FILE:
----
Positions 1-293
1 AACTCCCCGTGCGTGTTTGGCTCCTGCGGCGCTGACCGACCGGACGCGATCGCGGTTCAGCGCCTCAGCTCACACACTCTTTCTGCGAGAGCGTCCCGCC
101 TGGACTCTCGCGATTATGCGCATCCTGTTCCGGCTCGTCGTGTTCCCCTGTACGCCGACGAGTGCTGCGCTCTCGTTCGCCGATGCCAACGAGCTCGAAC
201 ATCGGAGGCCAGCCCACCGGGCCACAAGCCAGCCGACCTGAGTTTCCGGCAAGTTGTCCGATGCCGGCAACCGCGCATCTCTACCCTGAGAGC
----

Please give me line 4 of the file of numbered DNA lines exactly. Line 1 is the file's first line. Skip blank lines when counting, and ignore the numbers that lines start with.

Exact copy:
201 ATCGGAGGCCAGCCCACCGGGCCACAAGCCAGCCGACCTGAGTTTCCGGCAAGTTGTCCGATGCCGGCAACCGCGCATCTCTACCCTGAGAGC